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This page describes a proposal to support linear memory of sizes larger than 232 bits. It provides no new instructions, but instead extends the currently existing instructions to allow 64-bit indexes.

Implementation Status

  • spec interpreter: Done
  • v8/chrome: Done
  • Firefox: Done
  • Safari: ?
  • wabt: Done
  • binaryen: Done
  • emscripten: Done


WebAssembly linear memory objects have sizes measured in pages. Each page is 65536 (216) bytes. In WebAssembly version 1, a linear memory can have at most 65536 pages, for a total of 232 bytes (4 gibibytes).

In addition to this page limit, all memory instructions currently use the i32 type as a memory index. This means they can address at most 232 bytes as well.

For many applications, 4 gibibytes of memory is enough. Using 32-bit memory indexes is sufficient in this case, and has the additional benefit that pointers in the producer language are smaller, which can yield memory savings. However, for applications that need more memory than this, there are no easy workarounds given the current WebAssembly feature set. Allowing the WebAssembly module to choose between 32-bit and 64-bit memory indexes addresses both concerns.

Similarly, since WebAssembly is a Virtual Instruction Set Architecture (ISA), some hosts may want to use the WebAssembly binary format as a portable executable format, in addition to supporting other non-virtual ISAs. Nearly all ISAs have support for 64-bit memory addresses now, and a host may not want to have to support 32-bit memory addresses in their ABI.



  • A new idxtype can be either i32 or i64

    • idxtype ::= i32 | i64
  • The limits structure is parameterised by index syntax

    • limits_iv ::= {min iv, max iv?} The parameter is omitted where it is immaterial.
  • The table type continues to use i32 indices

    • tabletype ::= limits_i32 elemtype
  • The memory type structure is extended to have an index type

    • memtype ::= idxtype limits_iv (iff idxtype = type(iv))
    • where
      type(\i32) = \I32
      type(\i64) = \I64
  • The memarg immediate is changed to allow a 64-bit offset

    • memarg ::= {offset u64, align u32}


  • Index types are classified by their value range:

    • ----------------
      ⊦ i32 : 2**16
    • ----------------
      ⊦ i64 : 2**48
  • Memory page limits are classified by their index types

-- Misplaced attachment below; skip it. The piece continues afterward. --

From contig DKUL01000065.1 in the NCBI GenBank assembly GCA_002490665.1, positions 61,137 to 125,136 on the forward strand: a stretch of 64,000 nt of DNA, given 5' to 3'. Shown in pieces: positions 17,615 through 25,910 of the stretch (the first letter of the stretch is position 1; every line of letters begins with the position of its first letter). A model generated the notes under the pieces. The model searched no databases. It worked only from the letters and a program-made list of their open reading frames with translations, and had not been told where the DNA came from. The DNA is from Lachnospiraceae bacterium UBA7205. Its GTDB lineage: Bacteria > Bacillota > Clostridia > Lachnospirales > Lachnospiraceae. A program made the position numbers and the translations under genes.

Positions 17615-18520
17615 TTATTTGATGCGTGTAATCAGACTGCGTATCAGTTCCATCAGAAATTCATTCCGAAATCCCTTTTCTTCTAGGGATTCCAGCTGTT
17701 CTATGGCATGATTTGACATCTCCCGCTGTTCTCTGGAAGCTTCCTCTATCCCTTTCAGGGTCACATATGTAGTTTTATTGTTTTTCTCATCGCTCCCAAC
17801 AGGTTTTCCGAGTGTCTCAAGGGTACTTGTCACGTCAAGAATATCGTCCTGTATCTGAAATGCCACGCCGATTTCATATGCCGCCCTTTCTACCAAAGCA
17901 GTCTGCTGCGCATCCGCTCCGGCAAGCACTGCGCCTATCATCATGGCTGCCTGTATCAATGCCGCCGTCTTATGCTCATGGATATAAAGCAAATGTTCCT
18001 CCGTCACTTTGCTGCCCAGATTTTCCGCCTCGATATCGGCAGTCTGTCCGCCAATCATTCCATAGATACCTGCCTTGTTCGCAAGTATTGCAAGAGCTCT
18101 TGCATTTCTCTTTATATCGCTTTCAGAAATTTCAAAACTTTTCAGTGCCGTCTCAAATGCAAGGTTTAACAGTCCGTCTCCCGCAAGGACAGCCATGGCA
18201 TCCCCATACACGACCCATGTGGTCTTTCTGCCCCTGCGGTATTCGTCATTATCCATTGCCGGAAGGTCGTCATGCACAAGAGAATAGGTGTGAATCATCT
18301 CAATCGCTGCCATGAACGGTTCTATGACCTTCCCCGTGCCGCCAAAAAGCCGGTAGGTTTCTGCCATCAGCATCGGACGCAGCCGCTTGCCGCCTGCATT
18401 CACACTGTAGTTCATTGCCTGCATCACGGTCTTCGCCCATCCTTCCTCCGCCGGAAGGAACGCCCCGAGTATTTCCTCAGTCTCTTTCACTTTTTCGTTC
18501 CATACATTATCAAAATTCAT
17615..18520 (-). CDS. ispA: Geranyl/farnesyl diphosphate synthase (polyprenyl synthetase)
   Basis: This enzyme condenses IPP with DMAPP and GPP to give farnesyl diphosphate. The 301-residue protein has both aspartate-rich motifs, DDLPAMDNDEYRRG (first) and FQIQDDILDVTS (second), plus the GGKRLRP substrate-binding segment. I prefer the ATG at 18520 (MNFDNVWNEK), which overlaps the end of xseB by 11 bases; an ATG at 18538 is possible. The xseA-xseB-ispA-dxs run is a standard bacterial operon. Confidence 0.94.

• ⊦ it : k    n <= k    (m <= k)?    (n < m)?
      ⊦ { min n, max m? } : it
  • Memory types are validated accordingly:

    • ⊦ limits : it
      ⊦ it limits ok
  • All memory instructions are changed to use the index type, and the offset must also be in range of the index type

    • t.load memarg
      • C.mems[0] = it limits   2**memarg.align <= |t|/8   memarg.offset < 2**|it|
                            C ⊦ t.load memarg : [it] → [t]
    • t.loadN_sx memarg
      • C.mems[0] = it limits   2**memarg.align <= N/8   memarg.offset < 2**|it|
                          C ⊦ t.loadN_sx memarg : [it] → [t]
    • memarg
      • C.mems[0] = it limits   2**memarg.align <= |t|/8   memarg.offset < 2**|it|
                           C ⊦ memarg : [it t] → []
    • t.storeN_sx memarg
      • C.mems[0] = it limits   2**memarg.align <= N/8   memarg.offset < 2**|it|
                         C ⊦ t.storeN_sx memarg : [it t] → []
    • memory.size
      •    C.mems[0] = it limits
        C ⊦ memory.size : [] → [it]
    • memory.grow
      •     C.mems[0] = it limits
        C ⊦ memory.grow : [it] → [it]
    • memory.fill
      •     C.mems[0] = it limits
        C ⊦ memory.fill : [it i32 it] → []
    • memory.copy
      •     C.mems[0] = it limits
        C ⊦ memory.copy : [it it it] → []
    • memory.init x
      •     C.mems[0] = it limits   C.datas[x] = ok
            C ⊦ memory.init : [it i32 i32] → []
    • (and similar for memory instructions from other proposals)
  • The SIMD proposal extends t.load memarg and memarg above such that t may now also be v128, which accesses a 16-byte quantity in memory that is also 16-byte aligned.

    In addition to this, it also has these SIMD specific memory operations (see SIMD proposal for full semantics):

    • v128.loadN_zero memarg (where N = 32/64): Load a single 32-bit or 64-bit element into the lowest bits of a v128 vector, and initialize all other bits of the v128 vector to zero.
    • v128.loadN_splat memarg (where N = 8/16/32/64): Load a single element and splat to all lanes of a v128 vector. The natural alignment is the size of the element loaded.
    • v128.loadN_lane memarg v128 immlaneidx (where N = 8/16/32/64): Load a single element from memarg into the lane of the v128 specified in the immediate mode operand immlaneidx. The values of all other lanes of the v128 are bypassed as is.
    • v128.storeN_lane memarg v128 immlaneidx (where N = 8/16/32/64): Store into memarg the lane of v128 specified in the immediate mode operand immlaneidx.
    • v128.loadL_sx memarg (where L is 8x8/16x4/32x2, and sx is s/u): Fetch consecutive integers up to 32-bit wide and produce a vector with lanes up to 64 bits. The natural alignment is 8 bytes.